No, it's more like copper. It TIGs pretty well. I would think that you would want an AC/DC TIG with foot control. Other rigs might be a bit cheaper or more portable but I've found that it's hard to have too much machine, especially if you're going to weld high thermal conductivity metals like aluminum or the copper alloys. I'd get something with at least a 120 amp output.

    You don't need fancy bells and whistles like many new rigs have, just a good solid power supply.

    Pete
    I would even consider an slightly older TIG welder,as long as it has a foot petal and water cooled torch.Miller HF 250,etc.Should'nt set you back more than $700-$900 dollars.And would be good to learn on it. Rich

  6. #6
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    Quote Originally Posted by LindenH
    So, is aluminium-bronze considered to be 'aluminium' for welding requirements?
    The size or amperage of the machine you get depends on what and how thick is your material to be welded? My SD-180 or 180 amp rated ballpark, was fine for what I did TIGing 1/8 inch or 3/16. You will find that when TIG welding on high amperage needed for heavier aluminum or copper alloys the torch handle gets very warm, or hot in some cases. A water cooled torch helps. The problem is, the larger the machine the more room in your shop gets used up and the water cooling adds more expense and takes up even more room. So that also makes your welder less portable. I sometimes haul either my TIG/Stick or MIG welder outside to do welding in my driveway or I've taken the little Miller Maxstar 150 inverter down to our lake property to weld.

    If your local community college offers a night class in TIG welding, take it. TIG is a lot like welding with an oxygen - acetylene torch, sometimes they require you either take that class first or at least know how to do.

    Try the Weld Talk forum here > http://www.hobartwelders.com/

    Get Miller info here > http://www.millerwelds.com/
    Retired - Journeyman Refrigeration Pipefitter - Master Electrician - Amateur Machinist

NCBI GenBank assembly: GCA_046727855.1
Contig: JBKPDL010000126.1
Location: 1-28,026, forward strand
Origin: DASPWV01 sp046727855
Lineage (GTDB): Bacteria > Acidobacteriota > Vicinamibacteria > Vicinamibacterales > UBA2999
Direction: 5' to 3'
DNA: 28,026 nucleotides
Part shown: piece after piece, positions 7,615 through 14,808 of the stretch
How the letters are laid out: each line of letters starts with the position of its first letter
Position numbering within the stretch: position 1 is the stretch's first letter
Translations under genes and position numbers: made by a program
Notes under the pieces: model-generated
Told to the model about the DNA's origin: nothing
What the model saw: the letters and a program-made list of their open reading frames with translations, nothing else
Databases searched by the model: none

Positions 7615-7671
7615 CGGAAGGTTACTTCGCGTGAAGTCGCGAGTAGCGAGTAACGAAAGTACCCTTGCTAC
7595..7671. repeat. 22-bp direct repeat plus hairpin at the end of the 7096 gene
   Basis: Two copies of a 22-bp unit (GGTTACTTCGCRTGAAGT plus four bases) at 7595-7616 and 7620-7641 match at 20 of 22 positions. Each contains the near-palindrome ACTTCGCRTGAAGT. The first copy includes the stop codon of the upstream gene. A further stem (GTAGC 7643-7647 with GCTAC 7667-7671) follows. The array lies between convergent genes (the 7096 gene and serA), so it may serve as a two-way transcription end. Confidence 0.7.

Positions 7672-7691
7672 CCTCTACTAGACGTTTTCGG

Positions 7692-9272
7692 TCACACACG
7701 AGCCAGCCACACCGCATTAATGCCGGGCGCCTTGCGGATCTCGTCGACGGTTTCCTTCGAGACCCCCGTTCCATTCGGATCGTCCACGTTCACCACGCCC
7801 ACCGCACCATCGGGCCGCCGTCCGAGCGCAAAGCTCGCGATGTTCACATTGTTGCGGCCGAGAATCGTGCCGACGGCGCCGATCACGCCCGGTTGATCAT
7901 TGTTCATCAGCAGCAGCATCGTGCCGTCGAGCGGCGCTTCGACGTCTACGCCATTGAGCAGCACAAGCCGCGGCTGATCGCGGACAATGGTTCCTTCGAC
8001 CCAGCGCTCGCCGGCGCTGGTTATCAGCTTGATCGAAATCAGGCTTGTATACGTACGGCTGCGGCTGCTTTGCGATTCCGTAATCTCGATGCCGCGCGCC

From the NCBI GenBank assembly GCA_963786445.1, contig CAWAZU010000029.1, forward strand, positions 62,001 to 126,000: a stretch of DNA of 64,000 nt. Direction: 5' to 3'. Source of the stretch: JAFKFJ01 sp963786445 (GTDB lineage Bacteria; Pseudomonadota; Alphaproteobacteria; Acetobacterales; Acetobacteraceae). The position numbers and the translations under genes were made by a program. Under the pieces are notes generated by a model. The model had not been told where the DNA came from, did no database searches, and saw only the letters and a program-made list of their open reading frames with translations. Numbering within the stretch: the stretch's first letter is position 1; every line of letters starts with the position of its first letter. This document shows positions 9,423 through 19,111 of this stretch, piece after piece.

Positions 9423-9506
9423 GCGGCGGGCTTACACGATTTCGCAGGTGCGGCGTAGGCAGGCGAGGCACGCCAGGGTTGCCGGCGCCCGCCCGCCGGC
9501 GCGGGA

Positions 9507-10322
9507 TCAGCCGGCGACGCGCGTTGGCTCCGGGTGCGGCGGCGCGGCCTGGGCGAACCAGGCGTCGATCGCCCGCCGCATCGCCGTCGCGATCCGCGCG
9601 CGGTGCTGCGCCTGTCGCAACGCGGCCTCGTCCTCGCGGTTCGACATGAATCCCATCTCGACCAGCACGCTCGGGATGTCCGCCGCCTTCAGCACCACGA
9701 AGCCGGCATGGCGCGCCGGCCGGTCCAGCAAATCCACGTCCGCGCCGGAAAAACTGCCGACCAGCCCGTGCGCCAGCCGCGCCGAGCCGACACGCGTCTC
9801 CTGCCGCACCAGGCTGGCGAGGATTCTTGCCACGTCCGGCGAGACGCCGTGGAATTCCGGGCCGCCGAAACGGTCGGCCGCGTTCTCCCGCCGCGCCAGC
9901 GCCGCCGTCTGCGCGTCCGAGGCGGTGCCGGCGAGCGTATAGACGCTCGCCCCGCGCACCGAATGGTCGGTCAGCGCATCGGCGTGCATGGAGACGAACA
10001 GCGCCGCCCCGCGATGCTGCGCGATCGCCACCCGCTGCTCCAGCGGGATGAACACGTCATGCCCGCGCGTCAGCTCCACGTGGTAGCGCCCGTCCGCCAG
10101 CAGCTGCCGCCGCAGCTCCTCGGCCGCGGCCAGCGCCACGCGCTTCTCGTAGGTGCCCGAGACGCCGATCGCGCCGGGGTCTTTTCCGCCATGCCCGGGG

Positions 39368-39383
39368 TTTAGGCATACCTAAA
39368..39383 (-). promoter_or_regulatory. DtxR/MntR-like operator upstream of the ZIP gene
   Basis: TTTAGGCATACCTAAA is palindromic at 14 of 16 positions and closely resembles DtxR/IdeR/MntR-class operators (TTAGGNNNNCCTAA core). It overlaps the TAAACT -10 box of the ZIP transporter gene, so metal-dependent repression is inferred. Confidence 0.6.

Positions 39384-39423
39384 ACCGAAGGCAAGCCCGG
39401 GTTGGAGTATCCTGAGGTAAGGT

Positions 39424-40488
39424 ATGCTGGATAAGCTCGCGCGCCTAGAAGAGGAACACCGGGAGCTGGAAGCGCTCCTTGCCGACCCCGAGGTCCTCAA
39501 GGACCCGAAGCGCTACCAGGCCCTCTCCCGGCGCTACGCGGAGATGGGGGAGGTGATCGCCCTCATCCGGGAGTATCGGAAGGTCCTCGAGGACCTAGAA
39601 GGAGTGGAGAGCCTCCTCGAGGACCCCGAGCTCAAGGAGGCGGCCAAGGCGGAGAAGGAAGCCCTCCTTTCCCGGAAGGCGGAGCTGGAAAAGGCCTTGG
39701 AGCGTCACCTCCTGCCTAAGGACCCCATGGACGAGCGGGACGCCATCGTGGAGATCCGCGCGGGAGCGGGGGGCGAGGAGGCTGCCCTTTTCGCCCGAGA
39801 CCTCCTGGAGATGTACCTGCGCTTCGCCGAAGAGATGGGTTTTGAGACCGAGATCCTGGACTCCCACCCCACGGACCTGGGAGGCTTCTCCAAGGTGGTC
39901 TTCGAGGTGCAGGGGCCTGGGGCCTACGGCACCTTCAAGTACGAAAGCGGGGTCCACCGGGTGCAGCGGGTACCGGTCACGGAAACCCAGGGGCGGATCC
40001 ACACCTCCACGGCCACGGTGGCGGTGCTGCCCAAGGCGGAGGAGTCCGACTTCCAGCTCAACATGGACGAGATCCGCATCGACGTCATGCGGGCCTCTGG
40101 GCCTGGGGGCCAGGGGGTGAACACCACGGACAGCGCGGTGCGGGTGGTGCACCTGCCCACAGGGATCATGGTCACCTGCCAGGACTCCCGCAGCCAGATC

7. #7
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    Quote Originally Posted by landspeedrich
    I would even consider an slightly older TIG welder,as long as it has a foot petal and water cooled torch.Miller HF 250,etc.Should'nt set you back more than $700-$900 dollars.And would be good to learn on it. Rich
    I'm still using a 30 year old Miller Dial-Arc. When I had my shop back in the early '80s I bought one of the first Syncro-Wave 250's. What a unit!! Man it allowed all sorts of tricks we could only dream of back then.

    But for the stuff I do around here now the old Dial-Arc does just find.
    Won't go to an air cooled torch. I've always had water cooled and seen too many air cooled torches burn up when someone pushes them too hard. Torchcraft makes the best in my book.

    Pete

  8. #8
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    I'll ad my .02.
    I bought a Miller 300 synchro-wave about 4 years ago. It was about 15 years old. It came with all the bells and whistles and I wouldn't part with it, but if I had to do it over I'd get an inverter, because that big miller takes up a lot of room in the garage.

  9. #9
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    http://bbs.homeshopmachinist.net/showthread.php?t=33823

    Running on 220, this one plasma cuts like a shear.


    I used the stick weld function.. so far it looks like a good bargain as a multi purpose machine.. much better than the one I started designing and building.. it may be done over as a spot welder-edm.. only..
    Excuse me, I farted.